Tag Archives: professional editing company

Before You Hire an Editor, Ask These Questions

Not all editors are created equal—and if you want to find the person who best fits your style, your disposition, and the parameters of your project, it’s important to do some due diligence.

This is true whether you’re hiring an editor for your company emails, your business brochure, or the novel you’ve been cranking out: You should vet potential editors before hiring them. You can start by interviewing a potential editor and asking these key questions.

The Right Questions for Your Potential Editor

What kind of experience do you have? You probably want someone who’s done professional editing work before, and on projects like your own. If you’re looking for someone to edit a business document, you may not want an editor who only works in fiction.

What kind of training do you have? Anyone can call themselves an editor—but you have every right to seek someone who has actual, formal training in this role.

What is your editorial style? What sort of notations can you expect to see? Will the editing be conceptual, developmental, or purely proofreading? How will your editor convey suggested edits to you? Will the editor offer an overall summary of your work?

What sort of consultation do you offer? You want to find an editor who will not only annotate your work, but also spend some time with you talking through the suggested revisions.

What is your goal as an editor? You want to find an editor whose mission is to make both the writer and the writing shine.

What is your turnaround? Get an idea of how long the editing process will take.

What are the deliverables? Will you receive a marked-up document? A document with “track changes” on? A more formal editorial letter?

What’s the fee? Naturally, you’ll want to ask about pricing on the front end of your arrangement.

Get an Editor Who Will Make Your Writing Shine

The bottom line: There are a lot of good editors out there, and it’s worth taking the time to locate the person whose style best fits your needs. These questions will point you in the right direction.

Grammar Chic’s editors are always happy to answer these questions and any other you might have. To ask us about the editing process, contact Grammar Chic, Inc. today. Reach us at www.grammarchic.net, or 803-831-7444.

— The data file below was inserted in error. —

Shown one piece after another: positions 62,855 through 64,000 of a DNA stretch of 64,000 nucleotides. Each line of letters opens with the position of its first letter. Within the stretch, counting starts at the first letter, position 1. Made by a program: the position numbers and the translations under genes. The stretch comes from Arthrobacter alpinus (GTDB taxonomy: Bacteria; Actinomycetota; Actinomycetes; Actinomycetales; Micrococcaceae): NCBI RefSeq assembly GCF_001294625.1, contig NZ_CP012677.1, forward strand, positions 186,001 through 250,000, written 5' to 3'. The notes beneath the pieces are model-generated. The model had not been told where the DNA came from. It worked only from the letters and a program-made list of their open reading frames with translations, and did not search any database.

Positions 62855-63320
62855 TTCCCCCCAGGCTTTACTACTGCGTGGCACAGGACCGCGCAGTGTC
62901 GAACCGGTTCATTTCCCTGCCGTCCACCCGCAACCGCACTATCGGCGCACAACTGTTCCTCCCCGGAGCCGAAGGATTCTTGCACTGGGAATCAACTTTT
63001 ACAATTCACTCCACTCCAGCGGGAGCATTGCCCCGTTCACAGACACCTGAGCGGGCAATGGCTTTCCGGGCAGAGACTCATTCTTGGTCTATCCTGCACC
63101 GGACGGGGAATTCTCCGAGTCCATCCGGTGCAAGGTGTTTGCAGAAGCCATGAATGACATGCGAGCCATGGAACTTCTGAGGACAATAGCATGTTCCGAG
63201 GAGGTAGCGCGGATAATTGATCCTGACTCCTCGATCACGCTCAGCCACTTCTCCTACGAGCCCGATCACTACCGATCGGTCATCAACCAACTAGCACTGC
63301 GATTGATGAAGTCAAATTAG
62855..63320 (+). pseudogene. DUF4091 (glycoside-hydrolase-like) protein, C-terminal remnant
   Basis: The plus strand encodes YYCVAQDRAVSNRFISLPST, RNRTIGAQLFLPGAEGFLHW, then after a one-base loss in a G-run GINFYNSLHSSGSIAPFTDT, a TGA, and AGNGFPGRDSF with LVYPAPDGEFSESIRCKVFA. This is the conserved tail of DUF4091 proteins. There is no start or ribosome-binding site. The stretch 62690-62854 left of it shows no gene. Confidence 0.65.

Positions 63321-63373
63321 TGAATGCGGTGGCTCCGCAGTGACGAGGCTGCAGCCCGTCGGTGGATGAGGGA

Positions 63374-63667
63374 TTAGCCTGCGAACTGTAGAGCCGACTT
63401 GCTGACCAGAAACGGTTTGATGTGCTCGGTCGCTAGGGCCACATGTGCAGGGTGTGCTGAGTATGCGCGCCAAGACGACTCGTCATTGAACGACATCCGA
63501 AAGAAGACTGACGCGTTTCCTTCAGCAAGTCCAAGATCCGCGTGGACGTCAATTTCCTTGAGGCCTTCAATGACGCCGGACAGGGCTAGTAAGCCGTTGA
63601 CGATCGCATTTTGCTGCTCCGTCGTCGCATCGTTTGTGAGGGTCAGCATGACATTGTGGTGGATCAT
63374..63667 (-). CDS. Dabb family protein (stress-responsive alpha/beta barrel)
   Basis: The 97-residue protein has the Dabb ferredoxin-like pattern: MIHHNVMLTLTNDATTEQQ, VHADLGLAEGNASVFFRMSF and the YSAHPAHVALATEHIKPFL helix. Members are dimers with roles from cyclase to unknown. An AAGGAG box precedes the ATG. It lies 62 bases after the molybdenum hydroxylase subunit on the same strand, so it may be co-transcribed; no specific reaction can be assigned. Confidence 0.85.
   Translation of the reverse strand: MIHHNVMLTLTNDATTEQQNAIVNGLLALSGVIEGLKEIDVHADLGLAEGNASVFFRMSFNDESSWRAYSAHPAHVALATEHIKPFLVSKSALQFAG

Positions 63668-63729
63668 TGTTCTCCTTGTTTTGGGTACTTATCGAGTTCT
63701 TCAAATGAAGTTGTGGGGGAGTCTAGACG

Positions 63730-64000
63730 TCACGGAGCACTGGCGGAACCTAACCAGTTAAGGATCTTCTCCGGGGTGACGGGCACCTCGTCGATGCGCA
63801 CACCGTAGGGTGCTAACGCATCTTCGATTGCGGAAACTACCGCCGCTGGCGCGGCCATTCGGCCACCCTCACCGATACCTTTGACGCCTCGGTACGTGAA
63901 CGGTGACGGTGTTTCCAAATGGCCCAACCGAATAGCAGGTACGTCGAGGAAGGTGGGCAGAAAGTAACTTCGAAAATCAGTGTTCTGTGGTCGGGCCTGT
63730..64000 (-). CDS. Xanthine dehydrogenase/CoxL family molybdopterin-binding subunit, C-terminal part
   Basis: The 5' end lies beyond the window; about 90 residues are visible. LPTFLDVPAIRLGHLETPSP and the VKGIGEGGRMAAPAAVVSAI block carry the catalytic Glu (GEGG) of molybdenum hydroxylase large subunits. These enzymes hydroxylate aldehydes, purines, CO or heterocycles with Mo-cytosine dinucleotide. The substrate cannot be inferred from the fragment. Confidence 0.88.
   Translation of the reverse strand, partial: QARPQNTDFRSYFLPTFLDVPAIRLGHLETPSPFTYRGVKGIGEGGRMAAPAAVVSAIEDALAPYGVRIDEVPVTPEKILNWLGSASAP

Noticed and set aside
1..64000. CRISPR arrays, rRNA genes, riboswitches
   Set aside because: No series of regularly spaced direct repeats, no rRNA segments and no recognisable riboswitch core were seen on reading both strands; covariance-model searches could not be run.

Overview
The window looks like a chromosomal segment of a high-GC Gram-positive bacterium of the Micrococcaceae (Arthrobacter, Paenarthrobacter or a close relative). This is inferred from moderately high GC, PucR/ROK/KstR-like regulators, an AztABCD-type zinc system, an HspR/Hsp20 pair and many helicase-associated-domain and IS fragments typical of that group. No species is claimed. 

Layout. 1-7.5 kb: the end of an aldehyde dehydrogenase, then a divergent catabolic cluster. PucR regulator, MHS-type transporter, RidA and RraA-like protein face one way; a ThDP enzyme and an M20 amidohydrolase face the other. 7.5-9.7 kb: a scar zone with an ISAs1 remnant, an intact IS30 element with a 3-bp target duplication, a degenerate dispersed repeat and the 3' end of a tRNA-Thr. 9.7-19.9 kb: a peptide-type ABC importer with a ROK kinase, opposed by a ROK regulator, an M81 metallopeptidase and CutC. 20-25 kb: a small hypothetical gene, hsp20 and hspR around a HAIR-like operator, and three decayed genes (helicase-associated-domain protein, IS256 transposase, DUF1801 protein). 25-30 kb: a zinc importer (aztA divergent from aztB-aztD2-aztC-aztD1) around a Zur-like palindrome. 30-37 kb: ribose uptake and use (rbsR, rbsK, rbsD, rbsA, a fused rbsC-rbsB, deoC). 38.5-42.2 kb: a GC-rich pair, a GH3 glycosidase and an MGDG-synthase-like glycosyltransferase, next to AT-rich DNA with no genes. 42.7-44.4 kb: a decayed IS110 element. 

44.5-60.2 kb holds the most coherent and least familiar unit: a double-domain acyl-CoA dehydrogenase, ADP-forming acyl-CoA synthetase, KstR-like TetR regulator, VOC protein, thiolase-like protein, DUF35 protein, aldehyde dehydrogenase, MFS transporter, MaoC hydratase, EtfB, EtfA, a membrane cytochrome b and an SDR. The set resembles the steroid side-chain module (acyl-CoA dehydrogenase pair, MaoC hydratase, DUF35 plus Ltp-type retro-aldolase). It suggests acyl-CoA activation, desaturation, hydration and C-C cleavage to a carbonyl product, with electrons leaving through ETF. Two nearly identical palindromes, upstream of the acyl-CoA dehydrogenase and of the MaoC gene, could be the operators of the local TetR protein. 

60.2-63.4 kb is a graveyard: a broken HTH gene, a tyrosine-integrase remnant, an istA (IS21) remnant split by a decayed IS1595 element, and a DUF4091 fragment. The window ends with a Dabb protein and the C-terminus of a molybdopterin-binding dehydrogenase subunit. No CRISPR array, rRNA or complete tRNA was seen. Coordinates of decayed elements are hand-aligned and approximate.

1 Comment

Filed under Business Writing, Editing

Cold E-mailing a Potential Employer—Effectively!


Whether you’ve just submitted a job application, are thinking about submitting a job application, or simply want to inquire about open positions at a company, sending a “cold” e-mail can often be advantageous. You may not really know the person you’re e-mailing, but it never hurts to be proactive and to try to establish some level of connection. Of course, there is no guarantee that your e-mail will get a response, or have any effect at all—but that doesn’t mean you shouldn’t try.

In fact, there are some steps that any jobseeker can take to enhance the effectiveness of a “cold” e-mail to a would-be employer. Here are a few tips that the Grammar Chic team recommends:

  • Do some research. You probably know by now that, before going in for a job interview, you should do a little bit of research, trying to figure out what the company culture is like, what its values are, what it actually does. The same is true for sending a cold e-mail. Get to know the company, but also get to know the person you’re e-mailing—what he or she does, what his or her job title is, and so on. LinkedIn is a great tool for this research.
  • Be specific with your subject line. You should always operate under the assumption that you’re e-mailing a busy person who gets lots of e-mails each day. If your subject line is something like “hello,” you’re less likely to get a response. Instead, offer detail: “Intro e-mail from Bobby Smith, from last week’s conference,” or “UNC senior hopeful for internship.”
  • Don’t ramble. Shoot for no more than two or three short paragraphs. Respect the person’s time. Get right to the point, and lay out exactly what you’re trying to accomplish.
  • Show some enthusiasm. Remember that you’re making a first impression, and the last thing you want is for that impression to be lackluster, unengaged, or blasé.
  • Send work samples. This won’t be possible in every field, of course—but if you have some sort of a digital portfolio to share, it doesn’t hurt to pass it along.
  • Proofread your e-mail. And if you need help with that, call the Grammar Chic, Inc. team!

In fact, you’re welcome to contact us with any job search, resume writing, or proofreading inquiries: www.grammarchic.net, or 803-831-7444.

Leave a comment

Filed under Resumes